EAST RUTHERFORD, NJ - OCTOBER 23: Shonn Greene #23 of the New York Jets runs past Antoine Cason #20 of the San Diego Chargers at MetLife Stadium on October 23, 2011 in East Rutherford, New Jersey. (Photo by Chris Trotman/Getty Images)
The numbers have been eye-popping since Rex Ryan took over as head coach of the New York Jets: in their last four meetings against the Buffalo Bills, the Jets have run for (in order) 318, 249, 273 and 276 yards.
Even though the Bills actually managed to win one of those games - the first one, aided by five interceptions from then-rookie Mark Sanchez - the team's defensive displays against the Jets in the Ryan era have been downright pathetic. It's going to take something extraordinary - like, say, five picks - to remain competitive against an opponent when you're giving up an average of 279 rushing yards per game.
But things have been different for the Jets in 2011. One of the league's best running offenses in 2009 (No. 1 overall, 172.2 yards per game) and 2010 (No. 4 overall, 148.4 yards per game) has fallen to the bottom of the league.
In their first six games of the season - in which they started 2-0, lost three straight, and then beat winless Miami - the Jets averaged a highly pedestrian 81 rushing yards per game. They were nicked up along the offensive line and in the backfield, and while the running game struggled, Sanchez (55.8 percent completions) couldn't pick up the slack.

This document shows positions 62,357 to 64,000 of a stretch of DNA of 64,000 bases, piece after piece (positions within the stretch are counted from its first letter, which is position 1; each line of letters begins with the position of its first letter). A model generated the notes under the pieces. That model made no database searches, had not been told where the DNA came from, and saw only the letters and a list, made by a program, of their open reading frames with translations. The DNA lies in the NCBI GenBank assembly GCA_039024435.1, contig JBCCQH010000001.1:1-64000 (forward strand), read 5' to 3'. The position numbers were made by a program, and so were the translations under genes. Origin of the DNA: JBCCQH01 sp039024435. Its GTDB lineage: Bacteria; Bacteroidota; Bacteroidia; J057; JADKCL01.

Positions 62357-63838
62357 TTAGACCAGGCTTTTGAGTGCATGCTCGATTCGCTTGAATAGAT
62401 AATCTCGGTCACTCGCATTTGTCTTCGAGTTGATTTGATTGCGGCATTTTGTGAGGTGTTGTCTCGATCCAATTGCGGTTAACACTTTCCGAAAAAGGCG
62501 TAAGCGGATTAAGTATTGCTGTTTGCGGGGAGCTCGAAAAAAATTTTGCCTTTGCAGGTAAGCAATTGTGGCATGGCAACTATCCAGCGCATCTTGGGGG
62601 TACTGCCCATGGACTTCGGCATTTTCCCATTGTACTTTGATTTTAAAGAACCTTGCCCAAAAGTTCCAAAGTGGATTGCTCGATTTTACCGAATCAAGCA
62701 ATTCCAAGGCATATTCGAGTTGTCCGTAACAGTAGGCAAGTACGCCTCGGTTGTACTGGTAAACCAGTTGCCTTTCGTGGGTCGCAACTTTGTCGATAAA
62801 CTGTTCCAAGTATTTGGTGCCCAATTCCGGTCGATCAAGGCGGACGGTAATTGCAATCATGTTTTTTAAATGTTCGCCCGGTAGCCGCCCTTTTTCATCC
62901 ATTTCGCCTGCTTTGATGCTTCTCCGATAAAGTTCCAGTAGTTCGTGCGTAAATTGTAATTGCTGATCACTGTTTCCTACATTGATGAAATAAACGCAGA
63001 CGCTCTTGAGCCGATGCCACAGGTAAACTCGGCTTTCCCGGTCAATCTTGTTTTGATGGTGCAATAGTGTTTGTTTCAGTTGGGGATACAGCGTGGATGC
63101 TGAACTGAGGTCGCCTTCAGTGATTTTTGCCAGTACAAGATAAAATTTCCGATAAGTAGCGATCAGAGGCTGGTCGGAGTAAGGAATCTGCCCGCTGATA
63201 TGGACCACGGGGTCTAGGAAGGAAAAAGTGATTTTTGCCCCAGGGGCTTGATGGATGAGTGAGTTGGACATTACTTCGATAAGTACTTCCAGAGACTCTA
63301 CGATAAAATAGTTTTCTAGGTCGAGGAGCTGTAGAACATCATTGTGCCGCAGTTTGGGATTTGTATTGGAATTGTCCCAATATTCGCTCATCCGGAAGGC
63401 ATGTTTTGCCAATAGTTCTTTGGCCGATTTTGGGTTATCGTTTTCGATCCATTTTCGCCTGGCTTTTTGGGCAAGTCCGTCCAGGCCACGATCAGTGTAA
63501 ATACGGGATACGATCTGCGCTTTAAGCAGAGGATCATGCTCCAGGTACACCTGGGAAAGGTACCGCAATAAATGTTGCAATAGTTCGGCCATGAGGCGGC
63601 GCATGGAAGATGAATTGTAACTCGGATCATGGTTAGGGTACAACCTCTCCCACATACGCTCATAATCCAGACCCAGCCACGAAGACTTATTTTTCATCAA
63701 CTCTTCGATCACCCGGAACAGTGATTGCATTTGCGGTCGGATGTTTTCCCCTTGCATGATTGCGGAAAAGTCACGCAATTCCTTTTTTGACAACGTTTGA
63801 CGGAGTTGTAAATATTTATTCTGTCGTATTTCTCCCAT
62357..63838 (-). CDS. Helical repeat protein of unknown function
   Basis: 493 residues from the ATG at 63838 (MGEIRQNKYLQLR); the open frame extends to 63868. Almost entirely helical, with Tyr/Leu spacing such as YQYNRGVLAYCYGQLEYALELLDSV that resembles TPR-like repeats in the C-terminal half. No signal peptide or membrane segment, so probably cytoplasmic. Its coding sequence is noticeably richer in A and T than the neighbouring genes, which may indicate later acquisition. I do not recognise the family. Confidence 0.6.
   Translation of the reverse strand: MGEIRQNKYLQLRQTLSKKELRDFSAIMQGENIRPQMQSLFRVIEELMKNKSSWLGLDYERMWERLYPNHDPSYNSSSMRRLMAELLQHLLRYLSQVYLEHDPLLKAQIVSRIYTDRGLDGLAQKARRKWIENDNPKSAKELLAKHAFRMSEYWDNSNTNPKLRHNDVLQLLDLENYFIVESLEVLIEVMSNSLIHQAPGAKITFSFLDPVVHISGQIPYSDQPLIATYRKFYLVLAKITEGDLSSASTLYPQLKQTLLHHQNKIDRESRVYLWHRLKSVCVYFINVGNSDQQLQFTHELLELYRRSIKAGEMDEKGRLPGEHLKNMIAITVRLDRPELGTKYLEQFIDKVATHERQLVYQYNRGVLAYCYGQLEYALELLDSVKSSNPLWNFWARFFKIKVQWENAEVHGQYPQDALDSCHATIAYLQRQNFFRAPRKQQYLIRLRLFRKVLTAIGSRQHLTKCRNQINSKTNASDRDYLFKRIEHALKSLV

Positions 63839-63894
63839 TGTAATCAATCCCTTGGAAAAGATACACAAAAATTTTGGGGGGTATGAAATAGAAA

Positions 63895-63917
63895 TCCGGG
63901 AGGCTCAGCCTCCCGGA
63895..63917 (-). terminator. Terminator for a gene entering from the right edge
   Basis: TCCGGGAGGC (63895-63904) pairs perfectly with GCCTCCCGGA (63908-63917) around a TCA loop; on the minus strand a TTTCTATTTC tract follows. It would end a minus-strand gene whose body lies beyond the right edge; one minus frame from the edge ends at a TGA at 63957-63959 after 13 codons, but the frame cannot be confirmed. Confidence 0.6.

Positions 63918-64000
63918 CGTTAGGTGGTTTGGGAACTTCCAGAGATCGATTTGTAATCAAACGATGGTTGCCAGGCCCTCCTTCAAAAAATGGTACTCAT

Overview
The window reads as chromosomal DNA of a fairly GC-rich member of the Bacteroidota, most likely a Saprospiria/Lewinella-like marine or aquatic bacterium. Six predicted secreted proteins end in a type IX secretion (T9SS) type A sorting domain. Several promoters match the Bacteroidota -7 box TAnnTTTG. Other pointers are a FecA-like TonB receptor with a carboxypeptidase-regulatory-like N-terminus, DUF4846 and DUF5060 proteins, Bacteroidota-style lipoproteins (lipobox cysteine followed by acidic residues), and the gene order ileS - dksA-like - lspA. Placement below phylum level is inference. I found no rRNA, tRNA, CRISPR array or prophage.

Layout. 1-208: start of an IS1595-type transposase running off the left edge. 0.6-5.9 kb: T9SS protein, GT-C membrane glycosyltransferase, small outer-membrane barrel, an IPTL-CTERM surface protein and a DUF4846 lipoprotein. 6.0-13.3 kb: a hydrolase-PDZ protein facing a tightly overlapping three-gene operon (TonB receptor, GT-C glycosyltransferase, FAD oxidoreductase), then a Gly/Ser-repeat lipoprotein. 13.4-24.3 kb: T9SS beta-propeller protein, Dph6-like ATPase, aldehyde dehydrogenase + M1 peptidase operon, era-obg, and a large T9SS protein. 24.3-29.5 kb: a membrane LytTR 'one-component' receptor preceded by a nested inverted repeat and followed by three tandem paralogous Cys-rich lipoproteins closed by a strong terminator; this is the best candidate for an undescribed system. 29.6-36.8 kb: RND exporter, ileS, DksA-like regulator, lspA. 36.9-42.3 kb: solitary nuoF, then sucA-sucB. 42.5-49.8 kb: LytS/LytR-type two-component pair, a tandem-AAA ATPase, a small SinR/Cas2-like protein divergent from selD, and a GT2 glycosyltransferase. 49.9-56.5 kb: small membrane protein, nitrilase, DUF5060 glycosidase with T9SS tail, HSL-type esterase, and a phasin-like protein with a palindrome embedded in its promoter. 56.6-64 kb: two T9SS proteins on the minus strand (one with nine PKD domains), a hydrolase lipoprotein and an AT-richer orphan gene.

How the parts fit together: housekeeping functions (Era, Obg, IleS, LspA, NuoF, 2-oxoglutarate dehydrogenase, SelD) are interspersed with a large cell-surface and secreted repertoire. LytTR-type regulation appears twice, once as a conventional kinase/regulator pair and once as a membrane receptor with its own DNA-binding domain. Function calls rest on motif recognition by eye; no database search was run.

Even after a 162-yard rushing effort in Week 7 against San Diego - an effort paced by a healthier Shonn Greene, who is clearly the Jets' best runner - New York is still only averaging 92.4 rushing yards per game. That ranks them No. 28 in the league, and a far cry from what they've been for the past two seasons.
Still, that performance against San Diego - and, really, their performance the week prior against Miami - has the Jets trending back towards their normal selves in the running game. What's more, both San Diego (No. 17) and Miami (No. 13) are ranked higher defending the run than Buffalo (No. 19), who made a massive jump up the rankings after holding Washington to just 26 yards rushing.
The precedent, however, is set: the Jets have run at will against Buffalo in Ryan's tenure, and they'll likely try to continue that trend. The Jets aren't unbeatable if they can run at will, but they're pretty darn close. If Marcell Dareus and the Bills want to make good on their goals of staying unbeaten in the division and at home, they're going to have to make very fast, very marked improvements in shutting down the Jets' ground game.